Long time readers of this blog and my Third Sector online articles will know I am fan of Seth Godin. I’ve based articles on Seth’s work (e.g. about volunteer managers being liars and on exit, voice and loyalty) and quoted him in articles too. This time I’m going a step further.
Back in December 2018, Seth posted a short article to his daily blog. It made me think and challenged me in equal measure. I’m going to quote the whole of that post here because I hope it’ll get you thinking too.
Ready? Here’s Seth…
There are some jobs that are only done by accredited professionals.
And then there are most jobs, jobs that some people do for fun, now and then, perhaps in front of the bathroom mirror.
It’s difficult to find your footing when you’re a logo designer, a comedian or a project manager. Because these are gigs that many people think they can do, at least a little bit.
If you’re doing one of these non-dentist jobs, the best approach is to be extraordinarily good at it. So much better than an amateur that there’s really no room for discussion. You don’t have to justify yourself. Your work justifies you.
The alternative is to simply whine about the fact that everyone thinks that they can do what you do.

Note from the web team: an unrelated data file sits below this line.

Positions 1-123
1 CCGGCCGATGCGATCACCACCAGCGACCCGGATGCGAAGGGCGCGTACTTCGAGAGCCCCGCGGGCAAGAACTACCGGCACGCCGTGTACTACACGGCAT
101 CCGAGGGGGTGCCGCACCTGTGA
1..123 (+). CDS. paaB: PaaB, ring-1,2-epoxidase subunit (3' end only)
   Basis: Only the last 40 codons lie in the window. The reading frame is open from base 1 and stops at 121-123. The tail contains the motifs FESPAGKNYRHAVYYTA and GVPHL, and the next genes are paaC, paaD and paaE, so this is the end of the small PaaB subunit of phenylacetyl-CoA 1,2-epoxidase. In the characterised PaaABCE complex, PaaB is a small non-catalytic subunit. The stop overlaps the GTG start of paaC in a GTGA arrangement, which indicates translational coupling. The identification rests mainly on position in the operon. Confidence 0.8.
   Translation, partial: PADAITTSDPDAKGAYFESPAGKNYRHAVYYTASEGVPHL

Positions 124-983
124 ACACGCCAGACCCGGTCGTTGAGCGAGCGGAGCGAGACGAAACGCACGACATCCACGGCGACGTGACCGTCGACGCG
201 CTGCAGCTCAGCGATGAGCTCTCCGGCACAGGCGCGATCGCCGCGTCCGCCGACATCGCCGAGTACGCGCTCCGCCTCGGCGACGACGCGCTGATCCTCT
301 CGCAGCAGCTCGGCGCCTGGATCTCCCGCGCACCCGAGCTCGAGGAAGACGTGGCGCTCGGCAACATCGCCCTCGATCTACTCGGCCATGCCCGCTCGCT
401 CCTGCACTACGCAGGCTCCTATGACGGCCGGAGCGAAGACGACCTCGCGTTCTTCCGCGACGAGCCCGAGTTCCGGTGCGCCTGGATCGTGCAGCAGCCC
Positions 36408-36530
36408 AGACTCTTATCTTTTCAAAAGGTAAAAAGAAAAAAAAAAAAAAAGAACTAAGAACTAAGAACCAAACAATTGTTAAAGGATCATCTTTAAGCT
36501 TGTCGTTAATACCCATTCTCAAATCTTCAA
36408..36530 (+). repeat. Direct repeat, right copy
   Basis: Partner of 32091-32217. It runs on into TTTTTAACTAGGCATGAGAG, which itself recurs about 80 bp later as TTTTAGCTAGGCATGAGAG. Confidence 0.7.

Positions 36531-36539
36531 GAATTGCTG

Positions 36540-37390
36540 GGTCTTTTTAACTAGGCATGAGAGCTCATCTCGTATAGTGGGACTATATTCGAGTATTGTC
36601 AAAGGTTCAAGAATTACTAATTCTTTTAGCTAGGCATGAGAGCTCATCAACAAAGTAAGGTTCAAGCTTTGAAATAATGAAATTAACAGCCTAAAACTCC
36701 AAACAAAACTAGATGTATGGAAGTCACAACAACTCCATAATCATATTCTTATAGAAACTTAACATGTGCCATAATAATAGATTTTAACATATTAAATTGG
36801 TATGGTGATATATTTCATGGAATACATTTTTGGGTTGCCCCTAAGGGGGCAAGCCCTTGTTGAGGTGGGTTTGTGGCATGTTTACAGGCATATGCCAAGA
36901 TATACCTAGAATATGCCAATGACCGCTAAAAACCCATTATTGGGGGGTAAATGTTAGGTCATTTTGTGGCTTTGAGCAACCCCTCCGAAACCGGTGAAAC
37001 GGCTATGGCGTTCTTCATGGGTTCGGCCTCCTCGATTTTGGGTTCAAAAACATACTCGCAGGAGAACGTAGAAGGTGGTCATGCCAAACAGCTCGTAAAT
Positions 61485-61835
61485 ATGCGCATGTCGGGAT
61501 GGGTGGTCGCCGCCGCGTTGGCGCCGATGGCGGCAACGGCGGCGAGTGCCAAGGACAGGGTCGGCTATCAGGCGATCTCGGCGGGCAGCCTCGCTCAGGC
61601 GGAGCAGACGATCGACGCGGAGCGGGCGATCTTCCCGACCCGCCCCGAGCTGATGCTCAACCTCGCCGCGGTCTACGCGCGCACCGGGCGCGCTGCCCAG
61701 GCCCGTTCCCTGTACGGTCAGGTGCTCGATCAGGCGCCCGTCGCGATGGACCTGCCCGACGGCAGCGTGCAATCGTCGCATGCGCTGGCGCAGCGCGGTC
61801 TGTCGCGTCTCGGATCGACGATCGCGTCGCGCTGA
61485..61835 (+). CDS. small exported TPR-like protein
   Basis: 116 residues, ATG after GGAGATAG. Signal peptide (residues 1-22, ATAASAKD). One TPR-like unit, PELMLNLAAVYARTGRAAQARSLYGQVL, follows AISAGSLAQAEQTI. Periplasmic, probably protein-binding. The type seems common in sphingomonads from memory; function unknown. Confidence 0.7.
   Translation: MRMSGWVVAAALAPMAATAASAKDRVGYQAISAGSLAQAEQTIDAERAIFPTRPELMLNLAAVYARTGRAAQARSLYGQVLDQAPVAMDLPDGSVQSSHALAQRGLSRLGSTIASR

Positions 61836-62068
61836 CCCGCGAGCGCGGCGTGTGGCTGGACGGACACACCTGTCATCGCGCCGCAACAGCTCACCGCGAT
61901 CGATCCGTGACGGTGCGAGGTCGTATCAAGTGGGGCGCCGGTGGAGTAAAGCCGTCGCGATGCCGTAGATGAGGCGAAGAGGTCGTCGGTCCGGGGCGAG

The thing is, it might be true.
In other words, there are some jobs that are only done by accredited professionals. Doctors. Lawyers. Accountants. Dentists.
Most jobs aren’t like that, including the role of Volunteer Manager.
If some people think they could do a little bit of some jobs – like logo designer, comedian or project manager – wouldn’t many more people think they could be be a volunteer manager? After all, having coffee with someone and asking them to give some time to a good cause isn’t exactly rocket science, is it?
I’ve had many experiences where someone asks what I do and I tell them I lead and manage volunteers. I then get told all about volunteering and how easy it must be to work with volunteers because that person was once a volunteer. In those moments it’s almost as if I have wasted the last 25 years of my life dedicated to this work, because the person I’m talking to clearly thinks they could do it just as well with no prior experience.
If, therefore, most people think they could do what we do then, according to Seth, Volunteer Managers have two choices about the way we approach our non-dentistry job.
We can be exceptionally good at it, our work justifying us, our roles and our contributions to our organisations & communities.
Or we can whinge that nobody understands what we do.
Where are you putting your effort today?